Ink Dances in Limbo

Gao Xingjian’s Writing as Cultural Translation


Jessica Yeung

ISBN : 978-962-209-921-0

Literary Studies

July 2008

200 pages, 6″ x 9″

  • HK$295.00

In this pioneering study of the entire written works of Gao Xingjian (高行健), China’s first winner of the Nobel Prize for Literature, Jessica Yeung analyses each group of his writing and argues for a reading of Gao’s writing as a phenomenon of “cultural translation”: his adoption of Modernism in the 1980s is a translation of the European literary paradigm; and his attempt at postmodernist writing in the 1990s and 2000s is the effect of an exilic nihilism expressive of a diasporic subjectivity struggling to translate himself into his host culture. Thus Dr Yeung looks at Gao’s works from a double perspective: in terms of their relevance both to China and to the West.

Avoiding the common polarized approaches to Gao’s works, her dual approach means that she neither extolls them as the most brilliant works of contemporary Chinese literature eligible for elevation to the metaphysical level, nor dismisses them as nothing more than elitist and misogynist mediocre writings; rather she sees this important body of work in a more nuanced way.

This book is suitable for all readers who are interested in contemporary Chinese culture and literature. It is particularly valuable to students who are keen to engage with the issue of contemporary China-West cultural relationships.

Jessica Yeung is an Associate Professor of the Translation Programme at the Hong Kong Baptist University. She writes extensively on translation, literature and the performing arts, and is a supporter of animal rights.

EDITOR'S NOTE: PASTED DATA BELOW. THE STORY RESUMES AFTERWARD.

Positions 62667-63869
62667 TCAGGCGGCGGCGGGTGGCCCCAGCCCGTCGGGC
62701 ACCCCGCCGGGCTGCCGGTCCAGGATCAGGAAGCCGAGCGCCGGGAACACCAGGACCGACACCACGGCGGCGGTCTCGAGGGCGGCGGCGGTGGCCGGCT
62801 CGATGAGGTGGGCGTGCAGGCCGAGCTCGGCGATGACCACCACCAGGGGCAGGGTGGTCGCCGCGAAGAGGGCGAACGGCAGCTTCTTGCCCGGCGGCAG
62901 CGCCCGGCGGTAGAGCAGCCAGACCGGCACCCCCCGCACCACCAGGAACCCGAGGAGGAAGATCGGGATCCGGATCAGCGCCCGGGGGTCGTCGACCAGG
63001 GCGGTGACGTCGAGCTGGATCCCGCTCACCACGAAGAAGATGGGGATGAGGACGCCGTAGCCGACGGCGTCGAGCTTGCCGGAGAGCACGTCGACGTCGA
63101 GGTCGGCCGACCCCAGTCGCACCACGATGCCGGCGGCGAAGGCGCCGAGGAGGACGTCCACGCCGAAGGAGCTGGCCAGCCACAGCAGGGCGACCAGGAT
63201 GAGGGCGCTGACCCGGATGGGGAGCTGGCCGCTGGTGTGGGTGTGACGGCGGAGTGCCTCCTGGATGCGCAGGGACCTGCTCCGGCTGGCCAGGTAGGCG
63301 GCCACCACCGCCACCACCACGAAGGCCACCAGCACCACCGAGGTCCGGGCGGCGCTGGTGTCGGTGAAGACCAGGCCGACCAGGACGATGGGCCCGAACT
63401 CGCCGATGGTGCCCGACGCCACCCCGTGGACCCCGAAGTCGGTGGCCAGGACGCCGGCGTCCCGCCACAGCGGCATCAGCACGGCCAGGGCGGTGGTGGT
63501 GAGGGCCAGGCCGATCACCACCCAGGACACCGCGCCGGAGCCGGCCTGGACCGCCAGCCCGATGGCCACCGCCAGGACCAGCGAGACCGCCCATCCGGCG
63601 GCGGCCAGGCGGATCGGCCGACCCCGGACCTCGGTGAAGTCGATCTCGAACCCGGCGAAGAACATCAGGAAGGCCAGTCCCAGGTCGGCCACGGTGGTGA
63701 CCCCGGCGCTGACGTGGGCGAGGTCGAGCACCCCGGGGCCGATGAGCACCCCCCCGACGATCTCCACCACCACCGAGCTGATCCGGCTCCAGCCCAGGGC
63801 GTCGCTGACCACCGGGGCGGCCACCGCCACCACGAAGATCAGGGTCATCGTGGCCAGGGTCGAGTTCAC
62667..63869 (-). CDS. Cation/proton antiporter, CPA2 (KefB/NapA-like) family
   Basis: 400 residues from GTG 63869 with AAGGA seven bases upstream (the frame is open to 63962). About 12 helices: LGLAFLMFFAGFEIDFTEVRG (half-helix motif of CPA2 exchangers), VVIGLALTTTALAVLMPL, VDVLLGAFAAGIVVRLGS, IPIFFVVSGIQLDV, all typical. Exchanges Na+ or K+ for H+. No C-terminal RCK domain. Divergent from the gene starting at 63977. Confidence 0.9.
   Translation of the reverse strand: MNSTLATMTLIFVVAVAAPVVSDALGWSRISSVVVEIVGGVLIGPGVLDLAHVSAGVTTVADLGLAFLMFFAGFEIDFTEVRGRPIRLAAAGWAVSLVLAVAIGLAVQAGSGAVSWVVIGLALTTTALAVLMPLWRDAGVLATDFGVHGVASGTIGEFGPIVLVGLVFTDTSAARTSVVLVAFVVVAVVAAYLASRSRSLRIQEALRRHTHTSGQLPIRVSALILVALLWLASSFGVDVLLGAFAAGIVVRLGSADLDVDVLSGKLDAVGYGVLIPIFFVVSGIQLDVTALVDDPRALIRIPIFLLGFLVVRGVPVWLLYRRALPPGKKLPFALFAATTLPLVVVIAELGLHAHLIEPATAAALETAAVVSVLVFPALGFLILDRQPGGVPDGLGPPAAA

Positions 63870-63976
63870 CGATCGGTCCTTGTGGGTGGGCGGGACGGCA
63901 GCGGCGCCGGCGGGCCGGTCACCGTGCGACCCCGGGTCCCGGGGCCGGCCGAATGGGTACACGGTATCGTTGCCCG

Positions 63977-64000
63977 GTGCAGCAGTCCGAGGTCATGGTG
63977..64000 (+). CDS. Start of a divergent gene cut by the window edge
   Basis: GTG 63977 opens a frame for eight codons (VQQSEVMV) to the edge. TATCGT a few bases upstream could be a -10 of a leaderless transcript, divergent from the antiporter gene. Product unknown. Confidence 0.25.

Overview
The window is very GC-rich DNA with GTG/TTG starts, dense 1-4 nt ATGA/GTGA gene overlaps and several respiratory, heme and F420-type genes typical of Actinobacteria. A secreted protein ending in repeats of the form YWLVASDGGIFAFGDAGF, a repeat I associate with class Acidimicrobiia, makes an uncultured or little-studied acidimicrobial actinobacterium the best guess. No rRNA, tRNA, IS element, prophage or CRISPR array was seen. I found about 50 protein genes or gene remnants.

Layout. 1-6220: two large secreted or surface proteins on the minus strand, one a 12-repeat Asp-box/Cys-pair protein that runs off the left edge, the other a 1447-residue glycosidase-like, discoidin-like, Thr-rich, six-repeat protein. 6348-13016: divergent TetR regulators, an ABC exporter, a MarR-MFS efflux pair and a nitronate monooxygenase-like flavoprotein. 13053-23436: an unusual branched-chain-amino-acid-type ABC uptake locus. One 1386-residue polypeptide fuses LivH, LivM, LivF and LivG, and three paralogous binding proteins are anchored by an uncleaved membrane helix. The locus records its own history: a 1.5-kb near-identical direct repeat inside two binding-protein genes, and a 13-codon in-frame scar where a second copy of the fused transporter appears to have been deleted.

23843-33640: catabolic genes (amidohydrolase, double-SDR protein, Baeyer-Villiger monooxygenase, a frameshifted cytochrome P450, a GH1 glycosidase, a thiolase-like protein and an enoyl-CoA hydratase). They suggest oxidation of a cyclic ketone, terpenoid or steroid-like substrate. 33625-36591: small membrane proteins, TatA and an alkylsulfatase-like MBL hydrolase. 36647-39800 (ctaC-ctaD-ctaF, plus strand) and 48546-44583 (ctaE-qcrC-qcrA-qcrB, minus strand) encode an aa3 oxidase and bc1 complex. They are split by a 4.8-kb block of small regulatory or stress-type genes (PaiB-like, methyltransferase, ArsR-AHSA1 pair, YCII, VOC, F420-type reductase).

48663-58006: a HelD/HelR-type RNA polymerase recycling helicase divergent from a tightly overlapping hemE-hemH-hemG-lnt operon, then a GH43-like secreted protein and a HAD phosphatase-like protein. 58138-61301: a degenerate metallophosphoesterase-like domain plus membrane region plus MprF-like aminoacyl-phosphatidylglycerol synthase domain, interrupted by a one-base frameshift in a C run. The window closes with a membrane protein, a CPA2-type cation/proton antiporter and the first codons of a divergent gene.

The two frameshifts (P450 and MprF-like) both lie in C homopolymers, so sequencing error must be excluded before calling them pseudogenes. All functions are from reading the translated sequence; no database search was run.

“This is a much-needed book, steering a middle course between mainland critics, who tend to dismiss Gao as a cultural renegade and a political defector, and diasporic critics, who view Gao as the most literary of heroic dissidents. The virtue of Yeung’s treatment is that she reads Gao from a neutral standpoint, neither censorious nor adulatory. For her, Gao’s corpus is worth reading as much to criticize and to understand as to admire. This is an invaluable (and uniquely unbiased) treatment of Gao.” —Eugene Eoyang, Chair Professor of Humanities, Lingnan University, Hong Kong

“Yeung’s erudite, yet eminently readable, monograph is the fruit of two decades of research and reflection on the work of Gao Xingjian. Her extensive knowledge of both Chinese and European modern literary traditions have enabled her to interpret with finesse this most cosmopolitan of Chinese writers. Elegantly written, Ink Dances in Limbo, is one of the most insightful and balanced studies of Gao’s work to date.” —Gregory Lee, Professor of Chinese and Transcultural Studies, University of Lyons, France